Training will also need to be planned to keep current staff up to speed with the process and tools after implementation as well as to get new hires up to speed quickly. Finally, training will help make adjustments to the program during the Monitor & Maintain phase.
A la the movie Ocean’s 13, brand new businesses will often conduct a soft opening to get the bugs out of the system before officially opening on a full scale. This tool can be used here despite the fact that you’re already open and operating. You may be able to implement tools and processes in a progressive fashion as opposed to all at once. Or you could also implement the full-scale program for a small portion of the organization before rolling it out globally. This process will give you the opportunity, like in the training phase, to identify issues before they become much larger. Your test population will provide real-time feedback so you can adjust the program, processes, tools, and/or training.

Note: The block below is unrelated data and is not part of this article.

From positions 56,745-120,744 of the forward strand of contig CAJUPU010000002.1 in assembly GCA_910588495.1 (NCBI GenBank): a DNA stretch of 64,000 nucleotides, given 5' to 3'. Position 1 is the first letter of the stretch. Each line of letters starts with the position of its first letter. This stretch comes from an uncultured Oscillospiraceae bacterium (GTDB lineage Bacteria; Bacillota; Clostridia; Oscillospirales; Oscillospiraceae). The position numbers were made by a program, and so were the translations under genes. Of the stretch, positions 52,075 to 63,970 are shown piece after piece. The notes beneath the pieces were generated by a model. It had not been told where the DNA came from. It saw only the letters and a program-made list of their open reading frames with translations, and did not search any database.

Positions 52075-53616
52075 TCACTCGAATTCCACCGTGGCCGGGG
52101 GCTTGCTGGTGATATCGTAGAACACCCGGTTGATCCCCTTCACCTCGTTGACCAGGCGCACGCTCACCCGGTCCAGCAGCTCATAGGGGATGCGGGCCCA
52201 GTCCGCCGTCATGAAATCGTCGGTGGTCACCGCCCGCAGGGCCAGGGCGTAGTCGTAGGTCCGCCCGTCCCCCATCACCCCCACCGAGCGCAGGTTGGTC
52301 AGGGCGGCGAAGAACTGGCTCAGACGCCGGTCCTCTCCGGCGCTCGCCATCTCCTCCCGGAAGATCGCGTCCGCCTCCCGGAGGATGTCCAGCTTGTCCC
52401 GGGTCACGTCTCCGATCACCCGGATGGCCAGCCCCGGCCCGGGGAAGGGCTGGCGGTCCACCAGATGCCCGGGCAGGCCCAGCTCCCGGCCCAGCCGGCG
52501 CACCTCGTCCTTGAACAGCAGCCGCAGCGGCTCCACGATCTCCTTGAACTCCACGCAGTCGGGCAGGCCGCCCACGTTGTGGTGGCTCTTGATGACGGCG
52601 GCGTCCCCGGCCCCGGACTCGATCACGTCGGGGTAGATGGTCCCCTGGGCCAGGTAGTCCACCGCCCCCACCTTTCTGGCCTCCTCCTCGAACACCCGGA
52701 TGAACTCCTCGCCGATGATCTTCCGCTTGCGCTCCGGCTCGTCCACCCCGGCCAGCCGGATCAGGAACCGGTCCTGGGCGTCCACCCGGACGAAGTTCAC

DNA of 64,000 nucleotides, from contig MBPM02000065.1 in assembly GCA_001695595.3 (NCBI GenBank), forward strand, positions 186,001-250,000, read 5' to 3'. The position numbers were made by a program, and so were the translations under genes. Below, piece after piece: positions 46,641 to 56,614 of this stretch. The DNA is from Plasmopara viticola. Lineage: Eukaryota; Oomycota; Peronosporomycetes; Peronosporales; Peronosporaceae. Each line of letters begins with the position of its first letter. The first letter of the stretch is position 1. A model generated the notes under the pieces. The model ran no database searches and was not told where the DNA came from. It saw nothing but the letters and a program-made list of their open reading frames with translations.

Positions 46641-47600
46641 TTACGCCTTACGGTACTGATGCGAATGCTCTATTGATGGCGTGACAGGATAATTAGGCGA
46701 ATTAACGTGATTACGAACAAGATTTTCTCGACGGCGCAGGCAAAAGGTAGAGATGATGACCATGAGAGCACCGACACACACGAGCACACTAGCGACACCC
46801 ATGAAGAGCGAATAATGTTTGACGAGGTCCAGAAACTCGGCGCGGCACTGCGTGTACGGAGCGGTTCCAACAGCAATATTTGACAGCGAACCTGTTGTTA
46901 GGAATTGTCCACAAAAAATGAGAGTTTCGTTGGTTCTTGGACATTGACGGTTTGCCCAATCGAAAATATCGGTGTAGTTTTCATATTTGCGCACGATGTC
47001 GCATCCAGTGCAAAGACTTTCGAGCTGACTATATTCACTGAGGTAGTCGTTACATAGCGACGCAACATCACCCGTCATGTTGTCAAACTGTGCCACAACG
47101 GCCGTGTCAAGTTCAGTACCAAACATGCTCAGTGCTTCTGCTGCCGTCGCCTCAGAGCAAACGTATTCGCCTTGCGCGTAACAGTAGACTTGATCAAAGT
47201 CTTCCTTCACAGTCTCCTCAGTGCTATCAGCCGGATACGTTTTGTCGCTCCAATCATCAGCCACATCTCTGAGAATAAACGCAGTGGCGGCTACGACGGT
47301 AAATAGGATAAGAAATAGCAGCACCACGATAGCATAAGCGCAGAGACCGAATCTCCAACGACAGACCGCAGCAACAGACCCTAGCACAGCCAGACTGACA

It’s time to take the plunge. Again, communicate organization-wide and make certain that everyone is prepared and able to get the most out of this new, powerful program. Some pomp and circumstance might be warranted but that is totally up to the senior leaders to decide.
Monitor & Maintain
As is the case with the Risk Management Process (see the graphic above), your new program requires constant and consistent monitoring and maintenance. Elements will need to be adjusted or changed out, training will need to be updated or added, and process or professionals may need to be changed.
Regularly Review KPI’s